Argonauta. Part 8.1

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Authors & editors

Antolini, Sergio [Author]

Publisher Milling & Grain
Year of publication 2022 September

Medium Digital

Arts, culture and heritage


Scope & contentAuthor - Dr Sergio Antolini, President of Ocrim and Paglierani, Italy

The most precious stone is the grindstone; and if it could be bound and carried in a ring, any other stone would pass out of goodness ...
Franco Sacchetti

The mouth without jaws is like a mill without a grinder (...)
Miguel de Cervantes

The first millstones, in prehistoric times, consisted of a plate of rock, of great resistance, on which was spread a handful at a time of wheat to be crushed, using other hard stone, round or flat. The presence of grooves on the contact surface increased productivity in quantitative and qualitative terms.

The rudimentary grindstone took on a more formal appearance when, with the opening at the center of the dancing grinding wheel (the upper one), the continuous feeding of the wheat was made possible for the grinding process, a process obtained by manually rotating the upper grinding wheel (as said in Sicily the dancing one).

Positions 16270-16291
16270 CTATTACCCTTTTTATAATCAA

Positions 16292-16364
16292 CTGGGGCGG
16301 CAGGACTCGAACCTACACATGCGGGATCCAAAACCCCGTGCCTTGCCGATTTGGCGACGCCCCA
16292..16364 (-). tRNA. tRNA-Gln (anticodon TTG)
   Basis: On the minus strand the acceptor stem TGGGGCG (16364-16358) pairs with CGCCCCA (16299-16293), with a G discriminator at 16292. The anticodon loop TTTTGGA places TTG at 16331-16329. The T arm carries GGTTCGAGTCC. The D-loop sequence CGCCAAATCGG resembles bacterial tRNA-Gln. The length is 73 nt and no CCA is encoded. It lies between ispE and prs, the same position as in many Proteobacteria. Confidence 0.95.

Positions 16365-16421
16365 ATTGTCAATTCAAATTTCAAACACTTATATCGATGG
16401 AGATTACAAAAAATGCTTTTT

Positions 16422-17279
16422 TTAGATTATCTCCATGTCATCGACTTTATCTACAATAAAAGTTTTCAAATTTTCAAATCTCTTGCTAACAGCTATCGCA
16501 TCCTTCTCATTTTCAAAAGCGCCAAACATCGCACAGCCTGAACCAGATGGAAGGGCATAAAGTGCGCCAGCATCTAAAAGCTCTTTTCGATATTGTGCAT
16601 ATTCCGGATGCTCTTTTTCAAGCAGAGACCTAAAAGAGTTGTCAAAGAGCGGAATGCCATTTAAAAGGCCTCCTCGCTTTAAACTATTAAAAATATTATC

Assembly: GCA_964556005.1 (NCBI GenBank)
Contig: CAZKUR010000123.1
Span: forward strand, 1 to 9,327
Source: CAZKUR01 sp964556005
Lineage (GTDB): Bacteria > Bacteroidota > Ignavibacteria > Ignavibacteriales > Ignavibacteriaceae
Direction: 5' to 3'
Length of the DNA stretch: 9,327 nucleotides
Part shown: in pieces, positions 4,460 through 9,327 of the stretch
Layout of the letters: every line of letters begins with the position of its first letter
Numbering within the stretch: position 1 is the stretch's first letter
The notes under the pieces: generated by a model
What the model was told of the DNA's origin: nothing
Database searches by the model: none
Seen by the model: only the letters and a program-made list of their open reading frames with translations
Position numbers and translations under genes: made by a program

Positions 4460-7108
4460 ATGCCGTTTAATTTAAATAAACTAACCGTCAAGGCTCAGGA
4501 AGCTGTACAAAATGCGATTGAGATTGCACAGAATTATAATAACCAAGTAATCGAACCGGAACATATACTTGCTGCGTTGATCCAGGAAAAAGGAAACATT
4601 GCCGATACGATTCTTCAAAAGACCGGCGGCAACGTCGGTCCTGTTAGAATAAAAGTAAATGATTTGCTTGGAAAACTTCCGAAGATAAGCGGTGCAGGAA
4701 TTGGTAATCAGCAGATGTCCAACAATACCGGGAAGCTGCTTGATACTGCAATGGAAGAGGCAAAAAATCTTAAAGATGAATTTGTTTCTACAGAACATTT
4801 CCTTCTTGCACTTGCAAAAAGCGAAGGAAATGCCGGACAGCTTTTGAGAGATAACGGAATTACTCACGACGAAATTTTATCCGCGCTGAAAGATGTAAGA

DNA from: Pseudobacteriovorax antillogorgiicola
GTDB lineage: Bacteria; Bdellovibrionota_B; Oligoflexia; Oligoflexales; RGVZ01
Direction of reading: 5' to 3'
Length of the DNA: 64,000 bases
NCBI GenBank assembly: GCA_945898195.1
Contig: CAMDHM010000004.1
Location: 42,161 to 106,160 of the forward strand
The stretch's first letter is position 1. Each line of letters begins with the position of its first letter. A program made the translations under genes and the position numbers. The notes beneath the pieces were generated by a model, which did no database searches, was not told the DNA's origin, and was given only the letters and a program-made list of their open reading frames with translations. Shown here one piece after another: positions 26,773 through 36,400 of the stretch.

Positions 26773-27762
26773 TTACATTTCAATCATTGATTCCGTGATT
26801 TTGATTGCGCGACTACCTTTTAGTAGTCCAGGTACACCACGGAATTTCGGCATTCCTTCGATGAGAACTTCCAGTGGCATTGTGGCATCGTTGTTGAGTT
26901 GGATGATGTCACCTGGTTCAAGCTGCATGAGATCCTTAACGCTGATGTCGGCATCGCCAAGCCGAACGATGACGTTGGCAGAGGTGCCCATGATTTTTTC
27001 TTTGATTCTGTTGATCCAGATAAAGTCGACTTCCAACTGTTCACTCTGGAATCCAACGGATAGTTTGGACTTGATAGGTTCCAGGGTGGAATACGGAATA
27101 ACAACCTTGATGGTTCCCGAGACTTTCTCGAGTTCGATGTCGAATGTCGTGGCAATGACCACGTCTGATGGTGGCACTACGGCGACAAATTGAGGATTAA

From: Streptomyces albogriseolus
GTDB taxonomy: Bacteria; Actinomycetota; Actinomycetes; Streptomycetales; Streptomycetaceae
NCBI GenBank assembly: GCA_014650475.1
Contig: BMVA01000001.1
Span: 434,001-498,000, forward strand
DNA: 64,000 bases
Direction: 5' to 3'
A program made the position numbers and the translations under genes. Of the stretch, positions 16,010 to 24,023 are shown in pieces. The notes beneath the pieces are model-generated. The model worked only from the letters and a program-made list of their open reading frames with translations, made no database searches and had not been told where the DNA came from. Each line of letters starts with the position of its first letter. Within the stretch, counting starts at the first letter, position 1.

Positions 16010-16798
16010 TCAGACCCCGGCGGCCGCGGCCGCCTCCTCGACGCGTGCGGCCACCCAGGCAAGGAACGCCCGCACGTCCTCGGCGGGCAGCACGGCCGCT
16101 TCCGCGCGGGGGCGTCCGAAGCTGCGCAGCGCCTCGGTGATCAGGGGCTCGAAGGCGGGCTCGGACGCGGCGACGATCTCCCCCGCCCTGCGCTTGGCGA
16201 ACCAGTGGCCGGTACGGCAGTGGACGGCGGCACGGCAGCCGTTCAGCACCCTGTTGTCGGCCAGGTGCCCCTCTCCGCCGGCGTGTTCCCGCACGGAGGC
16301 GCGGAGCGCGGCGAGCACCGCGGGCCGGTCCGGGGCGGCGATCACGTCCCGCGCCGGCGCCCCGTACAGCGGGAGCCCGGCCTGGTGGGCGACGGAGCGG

The grinding wheels, natural or agglomerated, must be scrupulously certified for food use.

The rolling mill consisted of two rollers (first of porcelain and then almost always of cast iron) with smooth or striped surfaces, which when combined and turned in the opposite direction reduced the grains in the required granulation, after these had reached the desired gap between the two rotating bodies.

Bread, an element that has always been present in art, becomes an icon of reality, it is its symbol, it represents life itself, it represents man's ability to think, to use nature, to satisfy his own needs with intelligence (Déjeuner sur l 'herbe by Manet or the Ferrara bread of metaphysical painting)… Read more.


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